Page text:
Guinea pigs are soooo cute and lovable, and they all have their own unique, adorable little personalities. But it doesn’t take long to figure out that guinea pigs, like all pets, do have a downside. And here it is: Guinea pigs poop and pee a lot. And by a lot, I mean A LOT!!
We have tried everything in our cage from Carefresh paper bedding to Aspen wood shavings to homemade fleece liners to custom fleece liners. We find that custom fleece liners work best for our family and our guinea pigs. But how to keep the cage clean and smelling fresh? The truth is you will never completely eliminate the smell and mess, but you can definitely reduce it. Here are our top 5 Pro Tips to keep your guinea pig fleece bedding smelling clean and fresh:
1) Make sure your fleece has a good absorbent layer: The first thing to know about fleece liners is that you MUST have some kind of absorbent layer under the fleece. Throwing a couple of yards of fleece into the bottom of the cage isn’t really going to have the desired effect you are looking for. Some people make their own liners and use U-Haul blankets for the absorbent layer. Other people use towels, puppy pads or incontinence pads under the fleece. There is always a lot of discussion on social media groups about how to “wick” the fleece. In other words, you want the moisture to flow through the fleece and not pool on top of it. Some people say to soak in vinegar and wash a few times. But I have never had much of an issue with wicking. I think it might depend on the quality of fleece you are using. The $2.99 fleece throws you get at Walmart may not perform as well as a higher quality fleece you get at the fabric store. But it is a good way to start.
We have a 4x2 C&C cage with a 2 x 1 loft for our two piggies, Ginger and Cocoa. We currently use custom cage liners from Piggy BedSpreads, and we totally love them! They are made in USA and the quality is top-notch. We have two Piggy BedSpread liners, and we have literally washed one every week for the last three years and they both still look like new. They have a waterproof layer on the bottom, an absorbent layer in the middle, and fleece on top. The best part is that the liners go up and over the sides of the coroplast, similar to a bottom bed sheet. This makes cleanup fast and easy, and the guinea pigs can’t get underneath the fleece to cause trouble.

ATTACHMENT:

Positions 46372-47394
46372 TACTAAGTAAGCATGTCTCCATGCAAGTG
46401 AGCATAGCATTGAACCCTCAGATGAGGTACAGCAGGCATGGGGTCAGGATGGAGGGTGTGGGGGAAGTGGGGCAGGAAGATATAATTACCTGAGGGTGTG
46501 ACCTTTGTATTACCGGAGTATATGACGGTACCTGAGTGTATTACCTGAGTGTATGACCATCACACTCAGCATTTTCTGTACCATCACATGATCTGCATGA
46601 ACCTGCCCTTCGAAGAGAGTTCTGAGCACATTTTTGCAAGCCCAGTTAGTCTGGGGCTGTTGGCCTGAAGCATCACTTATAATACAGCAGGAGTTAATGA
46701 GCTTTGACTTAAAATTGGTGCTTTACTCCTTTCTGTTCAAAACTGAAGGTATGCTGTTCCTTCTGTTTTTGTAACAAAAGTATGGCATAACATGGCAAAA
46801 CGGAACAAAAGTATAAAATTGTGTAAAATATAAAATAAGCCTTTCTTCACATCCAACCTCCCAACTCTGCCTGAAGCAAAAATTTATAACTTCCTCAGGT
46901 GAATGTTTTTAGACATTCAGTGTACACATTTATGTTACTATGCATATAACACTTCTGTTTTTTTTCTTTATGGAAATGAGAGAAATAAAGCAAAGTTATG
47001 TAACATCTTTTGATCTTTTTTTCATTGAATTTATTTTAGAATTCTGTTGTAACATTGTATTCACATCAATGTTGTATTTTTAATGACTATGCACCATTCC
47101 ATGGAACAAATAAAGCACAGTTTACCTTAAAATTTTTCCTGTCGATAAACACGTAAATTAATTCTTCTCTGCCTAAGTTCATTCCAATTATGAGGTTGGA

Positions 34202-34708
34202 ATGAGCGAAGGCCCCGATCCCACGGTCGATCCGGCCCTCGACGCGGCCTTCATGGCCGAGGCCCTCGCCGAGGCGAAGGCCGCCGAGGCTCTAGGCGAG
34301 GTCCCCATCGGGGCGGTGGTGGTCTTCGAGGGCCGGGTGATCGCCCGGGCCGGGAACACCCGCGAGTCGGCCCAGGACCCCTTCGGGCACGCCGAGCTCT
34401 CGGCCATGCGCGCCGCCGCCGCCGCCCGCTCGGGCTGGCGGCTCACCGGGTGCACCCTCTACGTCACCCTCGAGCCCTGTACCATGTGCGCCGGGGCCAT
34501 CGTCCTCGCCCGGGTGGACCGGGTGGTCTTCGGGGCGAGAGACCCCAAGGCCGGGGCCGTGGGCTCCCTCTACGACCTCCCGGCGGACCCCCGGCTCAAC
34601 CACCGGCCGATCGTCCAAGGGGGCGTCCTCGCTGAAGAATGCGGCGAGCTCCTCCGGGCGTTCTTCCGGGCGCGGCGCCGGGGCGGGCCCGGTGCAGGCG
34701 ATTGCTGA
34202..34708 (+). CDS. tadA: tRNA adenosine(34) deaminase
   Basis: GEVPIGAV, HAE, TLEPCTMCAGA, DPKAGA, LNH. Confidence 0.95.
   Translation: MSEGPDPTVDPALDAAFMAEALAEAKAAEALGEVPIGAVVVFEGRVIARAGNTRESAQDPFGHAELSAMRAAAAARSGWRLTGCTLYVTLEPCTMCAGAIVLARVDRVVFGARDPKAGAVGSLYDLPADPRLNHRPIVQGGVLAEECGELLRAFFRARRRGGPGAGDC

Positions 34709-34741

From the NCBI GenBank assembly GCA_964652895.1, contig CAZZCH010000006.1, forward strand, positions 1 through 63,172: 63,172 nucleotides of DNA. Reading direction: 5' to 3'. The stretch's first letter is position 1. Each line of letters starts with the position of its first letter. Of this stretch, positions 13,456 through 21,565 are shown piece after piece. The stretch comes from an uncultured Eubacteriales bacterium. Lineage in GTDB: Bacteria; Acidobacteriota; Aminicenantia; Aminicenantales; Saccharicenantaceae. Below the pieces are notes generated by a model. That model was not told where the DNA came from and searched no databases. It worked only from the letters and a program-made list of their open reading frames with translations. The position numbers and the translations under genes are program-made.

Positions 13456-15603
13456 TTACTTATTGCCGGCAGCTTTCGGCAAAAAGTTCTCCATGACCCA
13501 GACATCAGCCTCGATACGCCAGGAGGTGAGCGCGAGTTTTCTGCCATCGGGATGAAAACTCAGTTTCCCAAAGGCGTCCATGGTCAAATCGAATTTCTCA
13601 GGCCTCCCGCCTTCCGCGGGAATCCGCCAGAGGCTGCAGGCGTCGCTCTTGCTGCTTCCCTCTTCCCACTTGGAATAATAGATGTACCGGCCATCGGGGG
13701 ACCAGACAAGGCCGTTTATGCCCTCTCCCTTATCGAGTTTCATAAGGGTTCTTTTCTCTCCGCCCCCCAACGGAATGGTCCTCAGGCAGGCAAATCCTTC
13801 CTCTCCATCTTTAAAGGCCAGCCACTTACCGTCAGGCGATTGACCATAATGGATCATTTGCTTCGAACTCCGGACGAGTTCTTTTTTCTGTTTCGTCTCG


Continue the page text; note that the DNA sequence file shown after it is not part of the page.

Other people swear by GuineaDad liners, but we haven’t tried them. There are also a lot of really nice handmade liners on Etsy. Here are two I recommend:
2) Set up a covered kitchen area: This has dramatically reduced the mess for us, but it doesn’t completely solve the problem, since it is next to impossible to potty train guinea pigs. To encourage them to go in their designated spot, we fill two plastic trays from the Dollar Store with Carefresh or Aspen shavings and put it at one end of the cage. We sometimes use low-profile produce cardboard boxes from Costco and Aldi instead of the plastic trays. We put the water bottle by one tray, and a soft, expandable hay bag that our daughter made by the other tray. Then, we drape a large piece of fleece over that end of the cage and clothes-pin it to make the piggies feel safe and secure. Sometimes we empty the trays after a few days, other times just once a week. Let your nose be your guide!
3) Sweep daily and do a full cage cleanout at least once a week: We are pretty strict about the daily sweep and weekly clean. Any less than that and the smell becomes overwhelming. A clean cage is also better for the health and wellness of your piggies. You can also change out the kitchen area and any fleece beds that might need it after a few days.